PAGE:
ICO Valuation — Adding Layers

One should not fully rely on the same economic forces that drive the price of stocks and bonds in traditional markets to drive cryptocurrency and token valuation in digital asset markets for the following reasons:

  1. Deregulation vs. Regulation — Traditional markets are regulated and protect consumers against market manipulation and insider trading. Within the cryptocurrency space, such legislation does not exist and therefore increases the risk for consumers. Therefore, one must put forth additional due diligence in the cryptocurrency markets to understand the true value of a potential coin or token.
  2. Small Sample Size — The cryptocurrency space is (on aggregate) still very new. Nearly any sort of technical analysis is likely to be riddled with errors due to not having a statistically significant sample size to base prediction upon.
  3. Decentralization — Since tokens do not tie directly to any one institution or governing body, they are free to cross international lines and thereby grow or shrink in valuation based on an multitude of reasons.

Adding Layers to ICO Valuation

The Man Behind the Curtain — Most people will tell you to make sure the team issuing the ICO has a “good track record” and are publicly known so that you can confidently invest without feeling the pang of insecurity. This is partially rubbish. Nearly no on has a track record in the cryptocurrency or ICO space and to rely solely on their prior successes as some sort of investment compass is an outdated valuation relic which works moderately well in traditional markets, but not at well with crypto. Even the inventor of Bitcoin is masked in secrecy(though some may argue). Also, there have been several successful tokens and ICOs out there which have private dev teams who solely interact with the public (Internet) via a handle. This is inherent to the technology and should not be a devaluing factor to the project as a whole.

So what should you do?

Imagine that investing in an ICO is like giving money to your second cousin twice removed that you almost never see in exchange for a handwritten, non-legally binding IOU. The IOU says something like this, “sometime in the future I may or may not do that thing we discussed that one time and your money may or may not be returned.”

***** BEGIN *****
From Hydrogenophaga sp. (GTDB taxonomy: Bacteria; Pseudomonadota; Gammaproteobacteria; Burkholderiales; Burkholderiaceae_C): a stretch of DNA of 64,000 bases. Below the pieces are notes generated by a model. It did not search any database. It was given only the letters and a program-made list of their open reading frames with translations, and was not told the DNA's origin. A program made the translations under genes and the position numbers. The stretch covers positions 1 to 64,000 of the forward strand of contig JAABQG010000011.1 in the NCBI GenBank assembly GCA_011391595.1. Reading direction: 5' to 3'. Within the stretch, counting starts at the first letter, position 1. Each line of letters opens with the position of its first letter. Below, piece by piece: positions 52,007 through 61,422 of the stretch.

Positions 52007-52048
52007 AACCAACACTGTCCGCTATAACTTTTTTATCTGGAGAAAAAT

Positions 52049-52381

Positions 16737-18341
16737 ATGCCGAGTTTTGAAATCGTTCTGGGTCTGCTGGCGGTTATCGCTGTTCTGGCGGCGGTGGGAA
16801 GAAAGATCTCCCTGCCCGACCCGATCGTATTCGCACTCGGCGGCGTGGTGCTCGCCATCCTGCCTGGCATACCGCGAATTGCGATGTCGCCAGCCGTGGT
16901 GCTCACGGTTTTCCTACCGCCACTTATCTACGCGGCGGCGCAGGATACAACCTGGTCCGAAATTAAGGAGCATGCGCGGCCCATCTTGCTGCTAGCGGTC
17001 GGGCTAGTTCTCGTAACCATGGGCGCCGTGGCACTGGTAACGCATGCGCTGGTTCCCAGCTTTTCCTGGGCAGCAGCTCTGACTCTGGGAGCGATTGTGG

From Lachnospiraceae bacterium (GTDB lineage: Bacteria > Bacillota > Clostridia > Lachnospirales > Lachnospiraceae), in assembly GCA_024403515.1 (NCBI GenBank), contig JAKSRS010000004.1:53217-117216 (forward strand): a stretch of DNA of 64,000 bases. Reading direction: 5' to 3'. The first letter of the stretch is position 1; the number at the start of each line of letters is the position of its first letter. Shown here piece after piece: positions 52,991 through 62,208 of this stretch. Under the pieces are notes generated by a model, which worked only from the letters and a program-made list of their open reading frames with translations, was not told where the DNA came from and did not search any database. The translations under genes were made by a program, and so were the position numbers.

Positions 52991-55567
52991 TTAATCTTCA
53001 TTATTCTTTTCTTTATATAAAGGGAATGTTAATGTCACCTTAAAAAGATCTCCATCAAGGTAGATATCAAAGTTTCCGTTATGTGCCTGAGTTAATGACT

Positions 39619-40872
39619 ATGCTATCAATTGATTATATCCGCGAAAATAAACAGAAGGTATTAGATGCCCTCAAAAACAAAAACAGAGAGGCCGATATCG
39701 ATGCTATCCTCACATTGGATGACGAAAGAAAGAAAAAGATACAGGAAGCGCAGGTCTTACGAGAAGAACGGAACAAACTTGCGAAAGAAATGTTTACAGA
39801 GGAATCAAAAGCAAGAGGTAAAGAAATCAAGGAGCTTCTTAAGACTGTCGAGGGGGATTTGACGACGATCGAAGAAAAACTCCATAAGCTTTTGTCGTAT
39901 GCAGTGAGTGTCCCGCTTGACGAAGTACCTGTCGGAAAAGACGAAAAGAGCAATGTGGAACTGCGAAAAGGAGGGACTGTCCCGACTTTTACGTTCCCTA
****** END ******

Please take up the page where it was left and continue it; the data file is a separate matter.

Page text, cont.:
You may laugh, but you need to understand that your “investment” is almost always in a dream and almost never in a tangible product. Which brings us direction to our next layer

Dream < Prototype < Product — The vast majority of ICOs happen and the dev team only has a dream to be sold to investors. Let’s say this represents 97% of the market. 2% of the time, you’ll find a group with a prototype which allows potential investors to play around with the UI and obtain an overall feel for the end product. This loosely shows that they have a product vision and likely can make a concrete road-map towards an MVP (minimum viable product). Then we come to the rare 1% which I call llamacorns in honor of Etherum’s founder Vitalik Buterin. This group has a fully functional product which is already built into the blockchain and a road-map which outlines improvements and features. The ICO is therefore a way to fund something tangible and well-defined with respect to the product.

Does it Fill a Gap? Today, in a Year, or in a Decade — You’ll need to put on your thinking cap for this one. “Experts” are going to fill your head with garbage and some random celebrity on Twitter will try to stir up some hype. Just like any new product, you need to understand the scope of work needed to bring it to market. Then you should evaluate whether or not the market has a need for the product and in what frame of time. Keep in mind that even something in the Dream phase can still make a lasting impact given time and resources.

The Risk

Truth is, this is still the wild west and you are on your own for better or worse. Just this year, we’ve seen several major Blackhat hacks followed by a group who nobly stepped in to recuse and return funds to at-risk parties. We’ve seen the SEC press charges against fraudulent ICOs. The list goes on.

Remember… Ethereum itself is still in Beta.

Happy hunting.